I do agree with the sense of regionalism in SoCal -- personally, I don't care for it, I prefer the region as a whole to have a pride and an identity. But here, it's more about your particular neighborhood or suburb -- good if you meet people through schools and churches I guess... but hard when you're a single person surrounded by families!
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Old 02-28-2008, 05:42 PM
 
Location: los angeles
5,031 posts, read 11,494,559 times
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I think another reason is that instead of watching sports you can play sports in Los Angeles every day of the year. Surfers, of-course, need protection from the chilly Pacific water. I don't think there is another city comparable to LA's population that is as physically fit. Gyms/pools/mountain/desert biking/golf courses/beaches/health nuts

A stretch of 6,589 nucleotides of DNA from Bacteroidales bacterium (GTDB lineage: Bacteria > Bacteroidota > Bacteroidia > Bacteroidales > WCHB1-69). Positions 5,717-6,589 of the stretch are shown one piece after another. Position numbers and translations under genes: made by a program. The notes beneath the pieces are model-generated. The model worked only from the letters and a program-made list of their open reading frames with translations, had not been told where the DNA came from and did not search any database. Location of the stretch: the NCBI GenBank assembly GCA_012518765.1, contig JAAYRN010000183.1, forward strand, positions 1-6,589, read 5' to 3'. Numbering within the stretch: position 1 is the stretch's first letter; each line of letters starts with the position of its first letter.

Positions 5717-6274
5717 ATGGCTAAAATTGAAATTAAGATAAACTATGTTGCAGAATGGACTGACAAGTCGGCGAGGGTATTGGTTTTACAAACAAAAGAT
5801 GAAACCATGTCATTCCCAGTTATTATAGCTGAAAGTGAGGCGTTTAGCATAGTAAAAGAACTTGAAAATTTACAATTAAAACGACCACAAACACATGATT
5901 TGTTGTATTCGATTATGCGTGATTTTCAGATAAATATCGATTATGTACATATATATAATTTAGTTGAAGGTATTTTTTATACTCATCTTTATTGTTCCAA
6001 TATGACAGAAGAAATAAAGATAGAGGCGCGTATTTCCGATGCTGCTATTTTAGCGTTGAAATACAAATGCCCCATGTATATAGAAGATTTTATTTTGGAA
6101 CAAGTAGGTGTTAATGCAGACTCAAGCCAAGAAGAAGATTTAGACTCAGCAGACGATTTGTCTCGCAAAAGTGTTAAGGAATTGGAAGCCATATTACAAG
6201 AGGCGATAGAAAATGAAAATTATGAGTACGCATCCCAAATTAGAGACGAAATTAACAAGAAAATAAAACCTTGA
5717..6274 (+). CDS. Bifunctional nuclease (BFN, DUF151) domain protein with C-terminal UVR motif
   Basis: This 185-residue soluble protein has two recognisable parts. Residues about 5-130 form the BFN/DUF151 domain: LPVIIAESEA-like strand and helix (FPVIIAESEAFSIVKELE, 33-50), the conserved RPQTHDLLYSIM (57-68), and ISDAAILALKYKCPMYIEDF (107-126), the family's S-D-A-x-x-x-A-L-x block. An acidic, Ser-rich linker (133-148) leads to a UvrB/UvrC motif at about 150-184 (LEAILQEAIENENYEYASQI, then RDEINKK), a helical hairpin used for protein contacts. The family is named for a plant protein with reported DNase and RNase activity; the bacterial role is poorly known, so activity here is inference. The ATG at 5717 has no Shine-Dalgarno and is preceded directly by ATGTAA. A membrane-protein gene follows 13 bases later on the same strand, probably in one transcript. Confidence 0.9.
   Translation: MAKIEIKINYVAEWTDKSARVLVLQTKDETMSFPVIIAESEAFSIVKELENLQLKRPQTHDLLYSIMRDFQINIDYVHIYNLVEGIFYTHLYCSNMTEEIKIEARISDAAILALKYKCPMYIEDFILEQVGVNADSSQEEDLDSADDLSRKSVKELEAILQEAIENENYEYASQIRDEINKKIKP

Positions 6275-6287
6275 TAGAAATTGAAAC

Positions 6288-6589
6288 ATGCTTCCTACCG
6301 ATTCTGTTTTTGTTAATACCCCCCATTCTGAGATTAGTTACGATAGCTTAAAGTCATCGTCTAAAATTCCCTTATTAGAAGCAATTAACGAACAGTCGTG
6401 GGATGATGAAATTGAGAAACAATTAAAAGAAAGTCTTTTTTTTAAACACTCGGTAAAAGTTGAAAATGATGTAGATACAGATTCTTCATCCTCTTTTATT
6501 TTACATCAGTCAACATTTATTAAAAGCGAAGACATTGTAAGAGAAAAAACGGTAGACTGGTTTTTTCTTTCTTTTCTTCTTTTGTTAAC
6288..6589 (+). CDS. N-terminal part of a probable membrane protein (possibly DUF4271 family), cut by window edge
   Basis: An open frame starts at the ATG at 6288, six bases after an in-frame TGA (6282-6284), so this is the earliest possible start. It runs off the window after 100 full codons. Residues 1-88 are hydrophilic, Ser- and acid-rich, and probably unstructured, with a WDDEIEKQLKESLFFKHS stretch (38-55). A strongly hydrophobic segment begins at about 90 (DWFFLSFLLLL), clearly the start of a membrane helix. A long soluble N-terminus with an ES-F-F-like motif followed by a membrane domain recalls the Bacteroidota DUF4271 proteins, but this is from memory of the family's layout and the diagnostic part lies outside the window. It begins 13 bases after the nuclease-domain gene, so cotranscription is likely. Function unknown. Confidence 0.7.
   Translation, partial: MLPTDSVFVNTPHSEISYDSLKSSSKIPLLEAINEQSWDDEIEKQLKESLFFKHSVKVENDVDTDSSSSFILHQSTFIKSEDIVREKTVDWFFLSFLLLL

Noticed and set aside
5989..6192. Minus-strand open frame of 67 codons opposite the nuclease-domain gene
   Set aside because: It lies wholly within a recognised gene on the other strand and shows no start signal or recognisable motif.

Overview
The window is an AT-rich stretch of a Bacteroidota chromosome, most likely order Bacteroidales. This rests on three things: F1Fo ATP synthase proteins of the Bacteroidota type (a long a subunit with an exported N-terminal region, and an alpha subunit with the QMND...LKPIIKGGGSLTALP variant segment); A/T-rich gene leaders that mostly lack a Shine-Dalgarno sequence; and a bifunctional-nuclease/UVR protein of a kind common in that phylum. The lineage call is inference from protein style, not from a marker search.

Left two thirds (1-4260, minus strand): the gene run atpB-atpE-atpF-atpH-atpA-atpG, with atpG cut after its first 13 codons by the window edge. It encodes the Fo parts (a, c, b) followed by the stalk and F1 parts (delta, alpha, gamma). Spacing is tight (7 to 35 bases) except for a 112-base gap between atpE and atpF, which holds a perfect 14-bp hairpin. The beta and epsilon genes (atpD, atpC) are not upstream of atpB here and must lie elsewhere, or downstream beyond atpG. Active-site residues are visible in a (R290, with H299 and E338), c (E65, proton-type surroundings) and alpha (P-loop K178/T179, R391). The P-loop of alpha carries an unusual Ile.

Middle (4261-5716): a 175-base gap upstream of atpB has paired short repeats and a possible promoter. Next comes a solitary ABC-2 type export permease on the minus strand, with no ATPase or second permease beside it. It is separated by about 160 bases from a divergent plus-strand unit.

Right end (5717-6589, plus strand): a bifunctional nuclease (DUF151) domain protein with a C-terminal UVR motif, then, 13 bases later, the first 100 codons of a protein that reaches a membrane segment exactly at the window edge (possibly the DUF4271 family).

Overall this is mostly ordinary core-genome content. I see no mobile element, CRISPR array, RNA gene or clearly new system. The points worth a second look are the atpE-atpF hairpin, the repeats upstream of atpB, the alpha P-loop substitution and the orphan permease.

But pretty much all my friends follow sports & enjoy Lakers/Dodgers/Angels/Kings & even the Clips lol
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Old 03-01-2008, 12:21 AM
 
202 posts, read 817,639 times
Reputation: 107
Default Thats right.

[quote=HockeyFan;2969786]Yes -- drivers are very polite in SoCal -- they are good at letting you in, and generally, everyone realizes people have to share the road. California drivers get an unjustified bad rap -- I enjoy driving here.

For previous posts, it's all about where you compare it too. If you compare LA and SoCal to hectic busy east coast cities, you will always find that the east coast cities are more busy. It's like the rats in a cage analogy (overused but true). People from cities like Savannah Georgia think LA people are hectic.